Florida State vs. Oklahoma State

In yet another of those too-familiar indoor neutral-site games, the Noles and Pokes meet in Arlington, where interesting nonconference matchups go to die.

Cowboy coach Mike Gundy the Man is among boys this season, with a very large and talented senior class having departed. Don’t expect OSU to lead the Big XII in scoring defense as they did a year ago, with only four starters returning on that side of the ball.

The Seminoles have released an “updated” version of their hostile and abusive Indian logo, which the College Football Czar perceives as a roundabout wussy effort to eliminate it altogether. For starters, why “update” it, has the Seminole image changed that dramatically in recent years? Furthermore, even if you did want to “update” the Seminole logo, it’s hard to be much less up to date than making him look like the lead singer of Kajagoogoo. Obviously, the intention is to incite a fan uprising, which will end with a compromise to switch to a more passive, less Indiany logo. A few years from now, they’ll probably be known as the Florida State Red Wombats, or some such thing.

Florida State 52, Oklahoma State 26

LSU vs. Wisconsin

Fewer Miles and his Bayou Bengals have played only four true nonconference road games in the past decade, and they won’t add to that total this season. In addition to three home games, they challenge the cheeseheads in this neutral-site contest in Houston, which is conveniently close to home.

The Badgers are transitioning to a smaller, speedier defense, but how will they handle the mighty Tiger offensive line, an experienced group that is arguably the best in the SEC? If the answer to that question is negative, the tactical shift could become a source of controversy for the rest of the year.

Louisiana State fans once tried to create their own version of the cheeseheads, but they could only wear them for one game before having to throw them away. Catfish doesn’t age nearly as well as cheese, you know.

LSU 22, Wisconsin 7

Ohio State vs. Navy

The lumpy nuts will have to rumble along without QB Braxton Miller, who is out for the season with a shoulder injury. That wouldn’t have been such bad news a year ago, when they still had a very reliable backup in Kenny Guiton, but now, they must break in redshirt freshman J.T. Barrett, behind an inexperienced O-line, and without last year’s leading rusher and receiver.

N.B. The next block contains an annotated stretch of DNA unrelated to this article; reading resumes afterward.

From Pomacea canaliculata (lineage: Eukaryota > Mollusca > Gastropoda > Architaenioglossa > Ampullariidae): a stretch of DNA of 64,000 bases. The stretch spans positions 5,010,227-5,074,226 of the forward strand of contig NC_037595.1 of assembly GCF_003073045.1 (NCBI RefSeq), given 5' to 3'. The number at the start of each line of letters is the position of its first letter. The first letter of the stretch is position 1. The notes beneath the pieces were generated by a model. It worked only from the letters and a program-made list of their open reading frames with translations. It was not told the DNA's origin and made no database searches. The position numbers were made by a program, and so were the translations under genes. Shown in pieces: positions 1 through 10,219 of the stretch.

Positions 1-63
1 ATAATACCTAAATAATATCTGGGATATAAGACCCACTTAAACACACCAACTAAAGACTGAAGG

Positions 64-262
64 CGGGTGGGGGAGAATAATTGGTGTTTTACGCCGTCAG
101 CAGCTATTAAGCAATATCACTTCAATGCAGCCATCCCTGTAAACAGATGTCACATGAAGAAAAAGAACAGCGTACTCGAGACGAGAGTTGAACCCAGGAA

Quarterback is one area where the Midshipmen’s offense remains in good hands. Gritty junior Keenan Reynolds returns from an outstanding season, in which his team went 7-0 in home and neutral-site games. He even persisted through multiple eye-gougings in an Armed Forces Bowl victory over Middle Tennessee.

Many fans wonder why the Naval Academy mascot is a goat, although that’s something about which the Czar is content not to know. If they want to compete with OSU in that department, they could represent their team with a character who has a navy bean for a head.

No, that’d be silly. Wouldn’t it, Brutus?

Ohio State 17, Navy 16

Rice at Notre Dame

The Fighting Irish have lost four players to an academic scandal, just as QB Everett Golson returns from a year-long suspension for similar behavior. Golson says the current scandal has brought him and the other players closer together. Coach Brian Kelly ought to consider that statement as alarming as any news he’s gotten all offseason.

The Owls went 10-4 last season, but rarely won easily. In fact, they needed overtime to down C-USA doormats Tulsa and UAB. Twice they faced competition comparable to the Irish, getting trampled by Texas A&M 52-31, and mulched by Mississippi State 44-7 in the Liberty Bowl. No wonder the student athletes in South Bend don’t see the need to be on the level anymore, since their team has decided to start playing on a phony field. This will be the first-ever game hosted in Notre Dame Stadium on artificial turf, which is sort of like the O’Doul’s of football playing surfaces.

Notre Dame 33, Rice 21

Arkansas at Auburn

According to pro-pot martyrdom lore, somebody who’s caught with a small amount of marijuana in his car would routinely be sent up the river for 20 years. In fact, it’s a common misperception that our prisons are bursting with such low-level offenders. In Tiger QB Nick Marshall’s case, the police didn’t even arrest him, but only administered a fine. That can only seem severe in comparison with the penalty handed down by coach Gus Malzahn, who suspended Marshall for Media Day, and will bench him for the opening series of this SEC opener.